Dental Expert by Dr. Marc Lazare

Available for: iPhone, iPad, iPod Touch and Droid phones This app presents common dental topics in a FAQ style. The downside is it is a bit clunky, a little buggy and well, full of  typo’s. However, as a plus it is chock full of dental information with a wide variety of topics explained in detail and, moderately easy to navigate. This app may not be exactly one of the best free dental apps but its definitely worth the look.

All Things Dentistry by 

Available for: Droid This app is an interface that will link you to YouTube videos about various procedures. The procedures are very technical and may not be for your average person seeking dental information. However, still a very good resource for detailed information about dentistry.

If you are looking to make an appointment or look up reviews:


Available for: Ipad, Iphone and Droid phones This is an app that is linked to the ZocDoc service which allows you to find doctors and dentist alike using various search parameters such as location, date, specialty and insurance company. Once you have found a particular practitioner and available appointment you can also book your appointment right from the app as well. And Apps geared towards children learning to brush:

Brush DJ by Benjamin Underwood

Available for: Ipad, Iphone and Droid phones This app is a toothbrush timer that plays music from your music library as well as being able to choose a specific playlist. A fun tooth timer and great app. However, some droid phones may have difficulty running this app on their operating systems.

Clean your teeth by Marco Bertazzoni:

Available for: Droid phones, ipad, iphone and ipod touch This app is geared for a younger audience, but its cute nonetheless. This app has options to play a quick game where the goal is to clean all the teeth. And, also has a tab to show you (in cartoon form) how to brush and floss each area of your mouth. There is a description of the daily home care tools as well as a very informative disclaimer. Overall a pretty cute and helpful app for kids although I would like to see them add a toothbrush timer to the app as well. Currently, there isn’t a huge selection of dental apps however the number is growing every day. If you have a personal list of your own Best Free Dental Apps that weren’t mentioned today please feel free to share them with us! ]]>

I get a lot of questions about how much dental work should cost and Young man holding piggybankif its appropriate to use a dental coupon, Groupon or discount.  Dental discounts are indeed a touchy subject and seldom addressed. Amongst the dental world there is a lot of controversy about dental advertising and discounts, some consider dentistry a business and advertise as if they were selling a product and some believe that advertising discounts diminishes the professionalism and integrity of the dental field. Also, as a consumer, it is a tough decision as to which kind of discounts are acceptable and which you should be wary of?

  • The $100 implant: There is nothing wrong with getting a great deal or a discount at your dentist however some deals really are too good to be true and should be looked at with a more discerning eye. In general the fee for your procedure should encompass the cost of supplies, lab fees as well as the salary for hours worked by the dentist, surgeon and/or assistant. If the quoted fee seems too low to cover those fee’s I’d begin to wonder if this deal is too good to be true. Although some insurance plans can cover portions of the procedure you should be sure to ask about the possibility of additional fees and make sure that the fee includes the final restoration and all the hardware included with it.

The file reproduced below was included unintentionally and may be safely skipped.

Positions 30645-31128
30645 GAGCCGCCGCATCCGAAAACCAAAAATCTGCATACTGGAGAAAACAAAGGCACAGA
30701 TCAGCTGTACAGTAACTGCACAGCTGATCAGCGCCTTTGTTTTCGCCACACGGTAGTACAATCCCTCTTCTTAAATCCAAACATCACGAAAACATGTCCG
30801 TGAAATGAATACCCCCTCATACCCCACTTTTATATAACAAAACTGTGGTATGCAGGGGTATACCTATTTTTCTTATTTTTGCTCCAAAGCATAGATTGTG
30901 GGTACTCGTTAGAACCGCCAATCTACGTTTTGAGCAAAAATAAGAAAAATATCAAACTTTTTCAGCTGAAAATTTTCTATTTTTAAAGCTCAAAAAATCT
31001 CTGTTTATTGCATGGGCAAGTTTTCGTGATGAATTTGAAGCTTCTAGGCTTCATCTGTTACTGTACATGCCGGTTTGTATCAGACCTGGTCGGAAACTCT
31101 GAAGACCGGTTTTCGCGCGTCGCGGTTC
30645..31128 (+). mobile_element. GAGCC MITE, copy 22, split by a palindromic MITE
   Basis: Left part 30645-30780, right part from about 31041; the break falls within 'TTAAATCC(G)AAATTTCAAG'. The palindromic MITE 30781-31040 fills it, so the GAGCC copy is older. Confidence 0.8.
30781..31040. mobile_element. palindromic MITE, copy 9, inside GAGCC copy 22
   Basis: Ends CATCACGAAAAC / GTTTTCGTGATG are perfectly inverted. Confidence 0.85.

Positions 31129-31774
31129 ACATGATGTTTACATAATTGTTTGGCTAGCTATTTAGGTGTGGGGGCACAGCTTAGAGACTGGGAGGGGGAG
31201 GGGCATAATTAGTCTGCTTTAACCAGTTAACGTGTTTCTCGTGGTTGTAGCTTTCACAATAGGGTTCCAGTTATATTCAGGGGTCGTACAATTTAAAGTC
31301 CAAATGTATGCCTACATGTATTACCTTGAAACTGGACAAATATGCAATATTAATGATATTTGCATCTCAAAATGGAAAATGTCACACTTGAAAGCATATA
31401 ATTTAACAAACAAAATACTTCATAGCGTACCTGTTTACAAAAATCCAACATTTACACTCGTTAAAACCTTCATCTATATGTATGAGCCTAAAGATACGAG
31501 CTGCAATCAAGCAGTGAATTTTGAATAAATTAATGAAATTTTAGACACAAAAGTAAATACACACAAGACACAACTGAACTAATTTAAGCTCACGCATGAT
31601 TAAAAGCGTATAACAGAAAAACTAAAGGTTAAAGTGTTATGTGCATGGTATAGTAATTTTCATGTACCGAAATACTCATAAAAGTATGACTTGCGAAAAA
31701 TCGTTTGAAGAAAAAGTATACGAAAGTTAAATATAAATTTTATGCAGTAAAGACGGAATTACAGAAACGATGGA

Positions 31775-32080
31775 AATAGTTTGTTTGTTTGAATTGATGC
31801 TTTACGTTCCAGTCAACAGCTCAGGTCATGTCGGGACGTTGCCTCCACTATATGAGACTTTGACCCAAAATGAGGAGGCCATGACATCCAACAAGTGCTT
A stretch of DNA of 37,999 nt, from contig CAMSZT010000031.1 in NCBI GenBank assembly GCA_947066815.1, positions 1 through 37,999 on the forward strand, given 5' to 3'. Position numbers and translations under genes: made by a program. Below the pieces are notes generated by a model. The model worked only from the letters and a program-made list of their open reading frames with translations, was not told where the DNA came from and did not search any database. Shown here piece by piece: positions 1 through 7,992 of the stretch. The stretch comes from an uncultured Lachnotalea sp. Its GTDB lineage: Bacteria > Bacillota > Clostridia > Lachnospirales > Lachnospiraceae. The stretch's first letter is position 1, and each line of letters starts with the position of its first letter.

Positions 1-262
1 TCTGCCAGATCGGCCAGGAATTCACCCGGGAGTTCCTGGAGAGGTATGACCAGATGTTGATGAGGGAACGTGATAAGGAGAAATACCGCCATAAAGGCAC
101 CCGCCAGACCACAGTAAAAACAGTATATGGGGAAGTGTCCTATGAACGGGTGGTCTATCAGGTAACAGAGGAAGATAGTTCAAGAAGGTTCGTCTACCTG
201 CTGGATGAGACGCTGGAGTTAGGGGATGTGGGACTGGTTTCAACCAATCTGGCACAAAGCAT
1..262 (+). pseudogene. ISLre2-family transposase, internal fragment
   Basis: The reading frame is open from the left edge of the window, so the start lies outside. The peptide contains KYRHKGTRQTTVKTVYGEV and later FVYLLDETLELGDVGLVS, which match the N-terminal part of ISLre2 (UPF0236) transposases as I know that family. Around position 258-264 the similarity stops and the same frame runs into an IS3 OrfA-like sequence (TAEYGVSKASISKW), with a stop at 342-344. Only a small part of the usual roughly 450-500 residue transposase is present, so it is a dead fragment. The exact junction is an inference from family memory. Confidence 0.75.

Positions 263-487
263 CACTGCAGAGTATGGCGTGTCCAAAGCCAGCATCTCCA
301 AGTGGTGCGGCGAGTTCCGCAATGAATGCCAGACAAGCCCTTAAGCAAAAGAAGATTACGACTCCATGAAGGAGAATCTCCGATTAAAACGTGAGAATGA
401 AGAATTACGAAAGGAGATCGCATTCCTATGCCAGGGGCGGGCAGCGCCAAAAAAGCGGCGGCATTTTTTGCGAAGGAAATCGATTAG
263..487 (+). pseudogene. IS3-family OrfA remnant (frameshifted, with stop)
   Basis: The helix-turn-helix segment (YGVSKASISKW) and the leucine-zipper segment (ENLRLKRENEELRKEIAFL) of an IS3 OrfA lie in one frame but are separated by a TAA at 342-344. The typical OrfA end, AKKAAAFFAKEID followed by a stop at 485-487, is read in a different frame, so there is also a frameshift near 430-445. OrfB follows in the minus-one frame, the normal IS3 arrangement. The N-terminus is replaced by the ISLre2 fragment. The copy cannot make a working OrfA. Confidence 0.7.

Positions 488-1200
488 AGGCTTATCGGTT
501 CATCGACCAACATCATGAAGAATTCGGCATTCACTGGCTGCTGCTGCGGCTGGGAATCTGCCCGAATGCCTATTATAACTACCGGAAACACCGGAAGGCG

• Free Whitening or Free Cleanings: Usually you will find a dentist will offer a free service for a new patient with a new patient check up. This is seen regularly in the dental field as a way to introduce new patients to a practice. If you plan on using a dentist who offers these services it pays to do a little research into the office prior to your appointment. Word of mouth from a trusted resource is a great way to check out a new place before you try them.
  • Dental Groupon’s or other social coupon sites: Social Coupon sites and dentistry at this point really is an ethical dilemma in the dental world. As per the ADA ” Many states have regulations that prohibit or restrict the awarding of gifts as a means of soliciting patients or prohibit fee splitting between dentists and a third party” So in other words by using a social coupon site a portion of the fee’s collected by the dentist are paid to the coupon site and can be considered as fee splitting. Besides the ethical and legal issue as I stated in the previous statement try and find a credible review before you buy a voucher.
  • Professional Courtesy: It is common practice in dental offices to offer a discount to an existing patient or a courtesy for some patients depending on what service you are completing or if you are having complex treatment completed. If you do not have insurance sometimes it doesn’t hurt to ask your dentist to extend a discount if you expect to have a decent amount of work done.
  • Unbelievably Low Prices: When having work completed that involves a lab; such as a crown, bridge, implant or denture, there are overhead costs included in the fees which include lab-work, materials used and the practitioners time. If the fee’s they are presenting don’t seem to leave any room for the overhead then I’d begin to wonder how they are covering those costs?
In general, when it comes to dental discounts I would adhere to the ‘Is this too good to be true?’ rule. Because often times it may be.  Keep in mind, having dental work completed is not like buying a car or a handbag, getting the lowest price may not always be best. Although you can haggle with some things or get other things for free, when it comes to having complex comprehensive dental work completed be wary of a great bargain. And as always, it is best to be an educated and informed patient!]]>